Dark Matter Particle Explorer

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Dark Matter Particle Explorer
(DAMPE)
NamesWukong,[1] TanSuo[2]
Mission typeHigh-energy Astronomy
OperatorCAS
COSPAR ID2015-078A[3]
SATCAT no.41173
Mission duration3 years (planned)[4]
Elapsed: 3 years, 3 months, 7 days
Spacecraft properties
Payload mass1,400 kg (3,100 lb)[4]
Power400 W [4]
Start of mission
Launch date17 December 2015 00:12 UTC
RocketLong March 2D, No. 2D-Y31[5]
Launch siteJiuquan Launch Area 4, Launch Pad 603[4]
ContractorSAST
Orbital parameters
Reference systemSun-synchronous orbit
Periapsis500 km (310 mi) [4]
Inclination97.4°
Main Gamma rays
Wavelengthshigh energy gamma ray
 

The Dark Matter Particle Explorer, or DAMPE (also known as Wukong), is a Chinese Academy of Sciences (CAS) satellite which launched on 17 December 2015.[4] The satellite was launched on a Long March 2D rocket from Launch Pad 603 at the LC-43 complex, also known as the South Launch Site, at the Jiuquan Satellite Launch Center.[4] It is China's first ever space observatory.

DAMPE is a space telescope used for the detection of high energy gamma rays, electrons and cosmic ray ions, to aid in the search for dark matter.[4][6] It was designed to look for the indirect decay signal of a hypothetical dark matter candidate called weakly interacting massive particles (WIMPs).[7]

The project is the result of a collaboration among research institutions and universities in Italy, Switzerland and China under the leadership of the Purple Mountain Observatory (PMO) of the Chinese Academy of Sciences (CAS).

Objectives[edit]

The scientific objectives of the mission are:[4]

  • the search and study of dark matter particles by conducting high-resolution observations of high-energy electrons and gamma rays.
  • the study of the origin of cosmic rays by observing high energy electrons and heavy nuclei in the TeV energy range.
  • the study of the propagation and acceleration mechanisms of cosmic rays through the observation of high-energy gamma rays.

Collaboration[edit]

The project is the result of a collaboration among research institutions and universities in Italy, Switzerland and China under the leadership of the Purple Mountain Observatory (PMO) of the Chinese Academy of Sciences (CAS).[8] The DAMPE mission is funded by the strategic priority science and technology projects in space science of CAS.[9][10][11] The institutes that have been part of the collaboration are: IHEP (Institute of High Energy Physics), CAS (Chinese Academy of Sciences), Beijing, China; IMO (Institute of Modern Physics), CAS (Chinese Academy of Sciences), Lanzhou, China; NSSC (National Space Science Center), CAS (Chinese Academy of Sciences), Beijing, China; PMO (Purple Mountain Observatory), CAS (Chinese Academy of Sciences), Nanjing, China; USTC (University of Science and Technology of China), Hefei, China; INFN (Istituto Nazionale di Fisica Nucleare) and University of Perugia, Italy; INFN (Istituto Nazionale di Fisica Nucleare) and University of Bari, Italy; INFN (Istituto Nazionale di Fisica Nucleare) and University of Lecce, Italy; DPNC (Département de physique nucléaire et corpusculaire), University of Geneva, Switzerland.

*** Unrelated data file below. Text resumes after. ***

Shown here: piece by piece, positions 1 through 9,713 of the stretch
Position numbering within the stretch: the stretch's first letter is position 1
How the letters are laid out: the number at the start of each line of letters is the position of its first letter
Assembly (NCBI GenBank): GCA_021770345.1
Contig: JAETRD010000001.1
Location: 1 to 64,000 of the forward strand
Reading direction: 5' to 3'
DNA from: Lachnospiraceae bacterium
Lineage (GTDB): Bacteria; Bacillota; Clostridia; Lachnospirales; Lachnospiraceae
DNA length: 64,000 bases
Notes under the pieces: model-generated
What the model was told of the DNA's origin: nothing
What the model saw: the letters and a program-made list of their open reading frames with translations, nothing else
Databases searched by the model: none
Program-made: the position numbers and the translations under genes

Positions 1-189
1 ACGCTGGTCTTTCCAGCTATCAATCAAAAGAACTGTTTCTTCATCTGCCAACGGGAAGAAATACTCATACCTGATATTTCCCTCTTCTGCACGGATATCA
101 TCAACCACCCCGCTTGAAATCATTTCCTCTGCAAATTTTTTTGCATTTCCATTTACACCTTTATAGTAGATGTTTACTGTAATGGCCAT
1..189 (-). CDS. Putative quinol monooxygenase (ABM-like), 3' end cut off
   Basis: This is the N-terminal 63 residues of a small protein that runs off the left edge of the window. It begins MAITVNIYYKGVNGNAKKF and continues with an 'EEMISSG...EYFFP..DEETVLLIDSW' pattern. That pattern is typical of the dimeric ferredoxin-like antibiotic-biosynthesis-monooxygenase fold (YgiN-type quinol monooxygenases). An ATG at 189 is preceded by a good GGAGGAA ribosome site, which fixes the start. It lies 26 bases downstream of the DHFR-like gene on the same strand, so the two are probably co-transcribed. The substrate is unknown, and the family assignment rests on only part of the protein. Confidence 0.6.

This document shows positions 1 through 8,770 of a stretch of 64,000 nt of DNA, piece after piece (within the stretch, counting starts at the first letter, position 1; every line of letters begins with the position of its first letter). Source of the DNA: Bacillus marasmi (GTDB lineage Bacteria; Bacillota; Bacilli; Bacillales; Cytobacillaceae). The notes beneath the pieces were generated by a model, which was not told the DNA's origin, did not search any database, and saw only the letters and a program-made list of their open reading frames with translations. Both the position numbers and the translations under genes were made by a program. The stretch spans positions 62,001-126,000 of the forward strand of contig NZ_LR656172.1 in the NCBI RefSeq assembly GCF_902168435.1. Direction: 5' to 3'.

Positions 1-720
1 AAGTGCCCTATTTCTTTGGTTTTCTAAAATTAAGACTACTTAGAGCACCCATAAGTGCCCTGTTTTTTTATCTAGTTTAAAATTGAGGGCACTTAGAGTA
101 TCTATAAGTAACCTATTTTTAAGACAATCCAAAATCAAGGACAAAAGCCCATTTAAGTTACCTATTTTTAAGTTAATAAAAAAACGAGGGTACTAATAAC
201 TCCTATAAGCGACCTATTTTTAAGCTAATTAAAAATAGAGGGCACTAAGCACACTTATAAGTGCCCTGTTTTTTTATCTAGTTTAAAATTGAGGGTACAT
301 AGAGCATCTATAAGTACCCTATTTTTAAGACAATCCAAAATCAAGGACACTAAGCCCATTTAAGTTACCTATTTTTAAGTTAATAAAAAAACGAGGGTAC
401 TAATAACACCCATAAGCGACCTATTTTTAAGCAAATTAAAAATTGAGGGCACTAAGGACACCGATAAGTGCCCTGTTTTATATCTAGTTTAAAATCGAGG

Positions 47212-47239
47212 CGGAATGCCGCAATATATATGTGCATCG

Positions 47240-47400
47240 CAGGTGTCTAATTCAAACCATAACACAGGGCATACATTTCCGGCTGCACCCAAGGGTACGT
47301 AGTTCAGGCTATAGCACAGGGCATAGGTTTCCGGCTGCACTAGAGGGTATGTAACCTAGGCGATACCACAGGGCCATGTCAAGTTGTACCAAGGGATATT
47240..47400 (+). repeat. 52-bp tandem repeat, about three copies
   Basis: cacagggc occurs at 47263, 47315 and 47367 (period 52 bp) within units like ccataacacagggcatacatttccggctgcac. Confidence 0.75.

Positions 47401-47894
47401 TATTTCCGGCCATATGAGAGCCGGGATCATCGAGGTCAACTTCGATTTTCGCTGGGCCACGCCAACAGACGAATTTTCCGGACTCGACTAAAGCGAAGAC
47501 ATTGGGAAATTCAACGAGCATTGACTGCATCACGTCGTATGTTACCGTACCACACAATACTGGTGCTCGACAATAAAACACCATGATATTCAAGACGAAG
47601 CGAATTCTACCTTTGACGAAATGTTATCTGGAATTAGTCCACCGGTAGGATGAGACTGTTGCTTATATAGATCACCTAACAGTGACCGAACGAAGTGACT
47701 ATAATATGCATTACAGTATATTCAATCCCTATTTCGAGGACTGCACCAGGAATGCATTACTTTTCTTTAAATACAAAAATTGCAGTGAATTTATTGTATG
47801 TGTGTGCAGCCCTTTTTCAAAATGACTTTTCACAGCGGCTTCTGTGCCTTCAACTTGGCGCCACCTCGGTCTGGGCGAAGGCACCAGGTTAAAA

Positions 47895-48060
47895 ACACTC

Results[edit]

First results were released in Nov 2017.[12]

Naming[edit]

The space observatory is nicknamed Wukong (Chinese: 悟空) after the Monkey King, who is the hero in the classic Chinese tale Journey to the West. Literally, "wu"(悟) means comprehension or understanding and "kong"(空)means void, so this name could also be understood as "understanding the void", relating to the undiscovered nature of dark matter.[1]

The English name, DAMPE, was a backronym, which was named after a NPC in The Legend of Zelda, Dampé (ダンペイ).[13] In the game, player need Dampé to find the treasure, which match with the mission of DAMPE (not finding dark matter, but finding the evidence that dark matter exist).

References[edit]

  1. ^ a b "China's new Monkey King set for journey into space". Xinhua. 16 December 2015. Retrieved 19 December 2015.
  2. ^ Li, Ye; Yuan, Qiang (29 August 2012). "Testing the 130 GeV gamma-ray line with high energy resolution detectors". Physics Letters B. 715 (1–3): 35–37. arXiv:1206.2241. Bibcode:2012PhLB..715...35L. doi:10.1016/j.physletb.2012.07.057.
  3. ^ "DAMPE (Wukong)". Gunter's Space Page. Retrieved 18 December 2015.
  4. ^ a b c d e f g h i Barbosa, Rui C. (16 December 2015). "Chinese Long March 2D lofts DAMPE – A Dark Matter Investigator". NASA Spaceflight. Retrieved 25 April 2016.
  5. ^ "CZ-2D (2) (Chang Zheng-2D (2))". Gunter's Space Page. Retrieved 18 December 2015.
  6. ^ Nowakowski, Tomasz (2 June 2015). "China to launch its first dark matter probe by the end of 2015". Spaceflight Insider. Retrieved 18 December 2015.
  7. ^ Normile, Dennis (29 November 2017). "China's dark matter space probe detects tantalizing signal". Science. Retrieved 19 March 2018.
  8. ^ "DArk Matter Particle Explorer". Department of Nuclear and Corpuscular Physics, University of Geneva. Retrieved 26 October 2017.
  9. ^ "First finding of China's DAMPE may shed light on dark matter research". Phys.org. 30 November 2017. Retrieved 19 March 2018.
  10. ^ Dickinson, David (18 December 2015). "China Launches Dark Matter Probe". Sky & Telescope.
  11. ^ Shen, Zhongtao; Feng, Changqing; Gao, Shanshan; Zhang, Deliang; Jiang, Di; Liu, Shubin; An, Qi (2015). "Study on FPGA SEU Mitigation for the Readout Electronics of DAMPE BGO Calorimeter in Space". IEEE Transactions on Nuclear Science. 62 (3): 1010. arXiv:1406.3928. Bibcode:2015ITNS...62.1010S. doi:10.1109/TNS.2015.2427293.
  12. ^ "First finding of China's DAMPE may shed light on dark matter research".
  13. ^ "悟空卫星英文名DAMPE竟源自《塞尔达传说》".